Great school, great teachers. I just love being involved in my son's education here. He's making lots of friends and joining some fun after school activities. His teacher is helpful and apparently he's satisfied with her teachings. My only problem is the way the school deals with specific problems concerning each child individually. Also at PTA meetings there are times the school board brushes off some suggested changes into the school curriculum. Overall a great school for your child to be a social and academic achiever.
—Submitted by a parent


Posted February 20, 2008

I am the parent of a specail needs student attending armin jahr elem. We have been trying to work with this school concerning special programs and strategies that my son needs, and was getting in another state before we moved here. This school has a good academic based system, when it comes to special needs however they are unwilling to do any thing that does not fit into their system. We have requested specific therapies and strategies at several i.E.P.'S and got nothing but a run around. When they did go to outside resources and got a strategy, they modified it to fit their way. When it did not work after a couple of days it was discontinued and nothing further was attempted.
—Submitted by a parent


Posted March 29, 2005

My two oldest children are attendiong Armin Jahr. Armin Jahr is an excelent school for any average child who will not cause any extra work for the teachers. My Boys both have special needs and Armin Jahr is unable to provide the appropriate accomidations neccecary for these boys to succeed. My oldest boy is in 5th grade, and at the school that he came from had some very succesfull methods for dealing with him. This school is unwilling to try any methods that are not their own.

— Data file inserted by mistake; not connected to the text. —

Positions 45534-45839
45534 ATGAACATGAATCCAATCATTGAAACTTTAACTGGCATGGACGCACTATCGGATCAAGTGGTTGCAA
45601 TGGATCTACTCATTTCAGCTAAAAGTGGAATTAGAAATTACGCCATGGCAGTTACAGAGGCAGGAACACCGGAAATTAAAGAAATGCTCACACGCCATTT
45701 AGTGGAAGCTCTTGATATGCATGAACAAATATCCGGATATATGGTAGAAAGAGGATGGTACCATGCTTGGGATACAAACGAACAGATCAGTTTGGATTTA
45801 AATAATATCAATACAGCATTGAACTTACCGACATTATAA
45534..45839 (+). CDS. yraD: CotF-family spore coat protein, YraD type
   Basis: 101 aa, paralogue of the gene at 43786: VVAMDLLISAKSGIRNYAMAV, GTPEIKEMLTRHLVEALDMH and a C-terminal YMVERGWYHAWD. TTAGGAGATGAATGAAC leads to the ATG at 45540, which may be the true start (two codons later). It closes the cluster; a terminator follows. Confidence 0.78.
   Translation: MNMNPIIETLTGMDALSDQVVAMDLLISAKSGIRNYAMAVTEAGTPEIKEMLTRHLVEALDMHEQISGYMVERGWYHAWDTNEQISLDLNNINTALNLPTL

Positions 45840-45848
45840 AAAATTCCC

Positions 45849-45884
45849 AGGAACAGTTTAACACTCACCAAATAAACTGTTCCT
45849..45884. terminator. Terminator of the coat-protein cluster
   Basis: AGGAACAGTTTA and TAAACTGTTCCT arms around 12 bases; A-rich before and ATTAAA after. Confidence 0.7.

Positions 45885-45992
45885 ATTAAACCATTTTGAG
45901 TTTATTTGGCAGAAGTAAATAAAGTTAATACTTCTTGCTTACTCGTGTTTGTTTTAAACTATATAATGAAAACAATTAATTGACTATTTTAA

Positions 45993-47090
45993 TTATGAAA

—Submitted by a parent


Community ratings and reviews do not represent the views of GreatSchools nor does GreatSchools check their accuracy or verify the reviewers' identities. Use your discretion when evaluating these reviews.

About these ratings

The Community Rating is the school’s average rating from its community members (e.g., parents, students, and school staff). The highest possible rating is five stars; the lowest is one star.

The test results by subgroup show how the designated group of students is performing in comparison to the general population.
Math

The state average for Math was 65% in 2013.

67 students were tested at this school in 2013.

2013

 
 
55%

2012

 
 
55%

2011

 
 
55%

2010

 
 
48%
Reading

The state average for Reading was 73% in 2013.

67 students were tested at this school in 2013.

2013

 
 
67%

2012

 
 
41%

2011

 
 
58%

2010

 
 
58%
Scale: % basic, level 3, or level 4

About the tests


In 2012-2013 Washington used the Measurements of Student Progress (MSP) to test students in reading and math in grades 3 through 8, in writing in grades 4 and 7, and in science in grades 5 and 8. The MSP is a standards-based test, which means it measures how well students are mastering specific skills defined for each grade by the state of Washington. The goal is for all students to score at or above the state standard.

Source: Washington Office of Superintendent of Public Instruction

Math

The state average for Math was 63% in 2013.

54 students were tested at this school in 2013.

2013

 
 
30%

2012

 
 
49%

2011

 
 
48%

2010

 
 
41%
Reading

The state average for Reading was 73% in 2013.

54 students were tested at this school in 2013.

2013

 
 
54%

2012

 
 
46%

2011

 
 
49%

2010

 
 
67%
Writing

The state average for Writing was 62% in 2013.

54 students were tested at this school in 2013.

2013

 
 
41%